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New principals enthusiastic about elementary schools

by Syd Hayman | July 14, 2016 at 12:00 a.m.
Kyle Hunt, left, the new principal of Westside Elementary School and Caroline Nail, the new principal of Sidney Deener Elementary School, look forward to their new positions with the Searcy School District.

— The Searcy Public Schools will start the school year next month with two new elementary-school principals.

Caroline Nail is the new principal at Sidney Deener Elementary School, and Kyle Hunt is the new principal at Westside Elementary School. Nail replaces Kim Wilkerson, and Hunt replaces Marye Jane Brockinton.

Hunt, who was previously the principal at H.L. Lubker Elementary School in Bald Knob for three years, said that in his short time at Westside Elementary so far, everyone has been supportive.

“It has been wonderful,” he said. “Everybody has been extremely helpful.”

Hunt said working with elementary-school students is fun.

“I think the greatest thing about it is the energy that they bring each day,” said Hunt, a Greenwood native who started his education career in West Memphis. “At that point, school is still a lot of fun to them.”

Nail agreed, adding that her past experience helped her appreciate elementary-school students even more.

“I absolutely love elementary,” Nail said. “I’ve taught in the middle school and high school, but definitely, home is with my elementary kiddos.”

Nail, whose husband, Chris, began a new role as Rose Bud School District superintendent this month, said working in Searcy keeps her close to her family.

“I am excited about being here in Searcy,” said Nail, a Caddo Gap native. “It’s got a great reputation, and I want to be a part of an exciting school district where good things are happening.”

Hunt and Nail said they will both focus on learning more about their school communities.

“My No. 1 goal is to make sure that my students and my staff and families know that I value them,” Nail said. “I’m going to have to learn about each one of them and how I can best serve them, because that’s what I’m here for. That, to me, is a calling, a very special role that you are in.”

Hunt said he also has learning to do at Westside, which is a school of about 550 students and 35 teachers.

“The people, the staff — everyone that I meet — is going to be someone different that I don’t know,” he said.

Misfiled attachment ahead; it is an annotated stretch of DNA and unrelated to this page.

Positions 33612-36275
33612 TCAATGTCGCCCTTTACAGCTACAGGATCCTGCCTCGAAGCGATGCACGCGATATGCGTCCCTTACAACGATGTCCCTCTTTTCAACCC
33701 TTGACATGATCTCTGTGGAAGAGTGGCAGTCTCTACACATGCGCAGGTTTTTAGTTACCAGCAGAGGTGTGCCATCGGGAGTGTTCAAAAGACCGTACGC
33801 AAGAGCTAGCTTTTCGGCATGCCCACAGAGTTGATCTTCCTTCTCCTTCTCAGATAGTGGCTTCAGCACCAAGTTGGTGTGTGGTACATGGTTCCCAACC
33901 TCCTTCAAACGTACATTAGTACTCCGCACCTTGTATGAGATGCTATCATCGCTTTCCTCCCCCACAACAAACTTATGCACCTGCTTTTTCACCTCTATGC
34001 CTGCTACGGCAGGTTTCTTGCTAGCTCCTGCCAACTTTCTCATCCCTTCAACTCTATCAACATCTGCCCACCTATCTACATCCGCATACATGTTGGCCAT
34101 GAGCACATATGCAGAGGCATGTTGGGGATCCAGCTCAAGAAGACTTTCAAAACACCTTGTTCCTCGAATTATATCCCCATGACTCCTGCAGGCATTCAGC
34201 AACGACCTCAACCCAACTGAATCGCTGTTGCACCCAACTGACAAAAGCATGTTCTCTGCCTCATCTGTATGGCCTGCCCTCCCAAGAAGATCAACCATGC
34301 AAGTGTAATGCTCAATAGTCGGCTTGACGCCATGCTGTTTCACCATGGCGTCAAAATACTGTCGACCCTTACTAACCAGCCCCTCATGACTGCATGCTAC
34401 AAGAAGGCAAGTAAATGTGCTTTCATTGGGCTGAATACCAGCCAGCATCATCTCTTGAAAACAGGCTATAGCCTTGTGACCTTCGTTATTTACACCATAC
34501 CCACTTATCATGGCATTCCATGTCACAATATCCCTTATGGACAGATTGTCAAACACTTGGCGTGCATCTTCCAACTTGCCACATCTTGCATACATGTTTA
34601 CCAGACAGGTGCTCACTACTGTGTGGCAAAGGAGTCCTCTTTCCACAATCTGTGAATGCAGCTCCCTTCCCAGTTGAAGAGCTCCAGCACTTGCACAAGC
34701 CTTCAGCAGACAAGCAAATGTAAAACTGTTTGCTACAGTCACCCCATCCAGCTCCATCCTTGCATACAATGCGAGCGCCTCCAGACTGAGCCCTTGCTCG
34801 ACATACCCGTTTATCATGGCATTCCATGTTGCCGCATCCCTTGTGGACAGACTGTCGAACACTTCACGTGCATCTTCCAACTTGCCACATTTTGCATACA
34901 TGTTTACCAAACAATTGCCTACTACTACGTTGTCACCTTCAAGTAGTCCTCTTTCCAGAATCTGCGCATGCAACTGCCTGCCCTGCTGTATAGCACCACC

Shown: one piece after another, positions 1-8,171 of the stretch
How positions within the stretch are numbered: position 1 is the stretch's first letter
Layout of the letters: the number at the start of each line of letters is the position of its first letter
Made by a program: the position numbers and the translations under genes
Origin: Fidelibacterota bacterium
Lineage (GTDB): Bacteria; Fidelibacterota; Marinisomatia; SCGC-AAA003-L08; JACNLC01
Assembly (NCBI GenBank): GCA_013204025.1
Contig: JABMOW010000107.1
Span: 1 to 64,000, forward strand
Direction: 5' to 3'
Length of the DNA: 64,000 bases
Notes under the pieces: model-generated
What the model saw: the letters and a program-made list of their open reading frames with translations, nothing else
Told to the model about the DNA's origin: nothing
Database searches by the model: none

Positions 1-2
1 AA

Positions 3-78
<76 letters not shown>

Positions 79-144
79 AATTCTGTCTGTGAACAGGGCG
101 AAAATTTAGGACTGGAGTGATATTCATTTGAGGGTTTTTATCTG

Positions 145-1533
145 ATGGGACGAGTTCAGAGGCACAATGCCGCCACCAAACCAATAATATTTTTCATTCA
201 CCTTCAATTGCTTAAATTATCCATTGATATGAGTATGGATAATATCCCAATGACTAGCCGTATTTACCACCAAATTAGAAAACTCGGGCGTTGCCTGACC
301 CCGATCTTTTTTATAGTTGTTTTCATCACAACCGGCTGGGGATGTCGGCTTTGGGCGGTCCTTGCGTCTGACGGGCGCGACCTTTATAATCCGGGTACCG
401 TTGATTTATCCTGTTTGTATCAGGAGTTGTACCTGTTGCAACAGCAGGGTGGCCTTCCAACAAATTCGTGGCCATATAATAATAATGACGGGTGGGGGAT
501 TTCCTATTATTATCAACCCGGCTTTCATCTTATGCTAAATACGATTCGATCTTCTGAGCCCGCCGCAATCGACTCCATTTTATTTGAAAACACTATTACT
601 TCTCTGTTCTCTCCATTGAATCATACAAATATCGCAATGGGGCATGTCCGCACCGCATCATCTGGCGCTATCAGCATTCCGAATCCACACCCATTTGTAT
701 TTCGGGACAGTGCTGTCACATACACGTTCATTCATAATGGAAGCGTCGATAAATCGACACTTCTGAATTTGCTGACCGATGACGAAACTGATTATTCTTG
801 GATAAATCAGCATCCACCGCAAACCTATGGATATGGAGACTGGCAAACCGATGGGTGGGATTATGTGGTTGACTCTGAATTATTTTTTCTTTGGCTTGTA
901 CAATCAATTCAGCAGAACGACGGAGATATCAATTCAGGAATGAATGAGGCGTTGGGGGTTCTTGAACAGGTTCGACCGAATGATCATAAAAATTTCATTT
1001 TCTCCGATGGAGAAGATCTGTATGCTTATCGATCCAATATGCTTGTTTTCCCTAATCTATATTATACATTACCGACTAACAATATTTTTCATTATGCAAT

Nail said her other goals include supporting the faculty at Sidney Deener Elementary, which has around 400 students and 42 teachers.

“I’ve got to definitely look at what we’re doing in the building and make sure that we’re getting the job done,” she said. “My teachers are very much so called to be here. I’ve got to make sure how to understand how to best support my teachers so they can do their job every day.”

Nail said this is her third year being a principal at a new school. She was an assistant principal at Angie Grant Elementary School in Benton, principal at Magnet Cove Elementary School and, most recently, principal at Clinton Elementary School in Clinton. Moving around the state has also helped her see that there are many people in communities who show support for the schools.

“I definitely have seen a lot of different perspectives and ways to look at school business and how to manage buildings and how to work with people,” she said. “I think the biggest advantage for me is the opportunity to meet so many people.”

She said the principal sets the tone for the building.

“That’s your No. 1 — making sure you’re positive and energetic and being visible,” she said. “I’m going to be out in the hallways and in the classrooms. I’m going to be greeting my kiddos, greeting my staff and my families, and letting them know that I’m glad to see them.”

Hunt said he looks forward to the beginning of the school year because “that’s really when the fun begins.”

“I’m going to do everything that I can to ensure the success of every student that steps on campus,” he said.

Nail said that it’s important for those in the elementary-school setting to remember the various life stages of a child.

“If you can make a child know that you love them and you care for them, then they can do anything for you,” she said. “They’re not going to be perfect — no one is — but they’re going to do their best for you.”

Staff writer Syd Hayman can be reached at (501) 244-4307 or


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